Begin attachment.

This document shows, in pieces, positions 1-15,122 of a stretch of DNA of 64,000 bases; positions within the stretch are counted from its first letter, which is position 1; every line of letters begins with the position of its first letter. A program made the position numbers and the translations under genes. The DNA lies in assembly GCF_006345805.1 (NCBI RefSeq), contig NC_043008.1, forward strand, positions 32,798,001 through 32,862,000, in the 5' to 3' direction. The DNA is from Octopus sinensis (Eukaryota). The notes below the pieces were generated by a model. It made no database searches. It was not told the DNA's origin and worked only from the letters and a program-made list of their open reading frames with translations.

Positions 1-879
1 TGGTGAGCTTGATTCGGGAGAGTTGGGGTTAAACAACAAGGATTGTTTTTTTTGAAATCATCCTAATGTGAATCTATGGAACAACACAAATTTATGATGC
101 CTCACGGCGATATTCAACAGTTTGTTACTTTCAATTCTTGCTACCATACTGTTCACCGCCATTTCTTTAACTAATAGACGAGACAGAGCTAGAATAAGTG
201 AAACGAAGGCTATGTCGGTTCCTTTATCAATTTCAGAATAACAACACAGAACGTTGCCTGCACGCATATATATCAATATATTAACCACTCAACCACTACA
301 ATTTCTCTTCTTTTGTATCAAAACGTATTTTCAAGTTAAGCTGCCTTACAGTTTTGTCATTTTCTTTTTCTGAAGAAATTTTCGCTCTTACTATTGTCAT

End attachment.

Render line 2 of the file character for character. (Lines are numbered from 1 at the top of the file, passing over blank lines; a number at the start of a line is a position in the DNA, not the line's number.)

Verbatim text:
Positions 1-879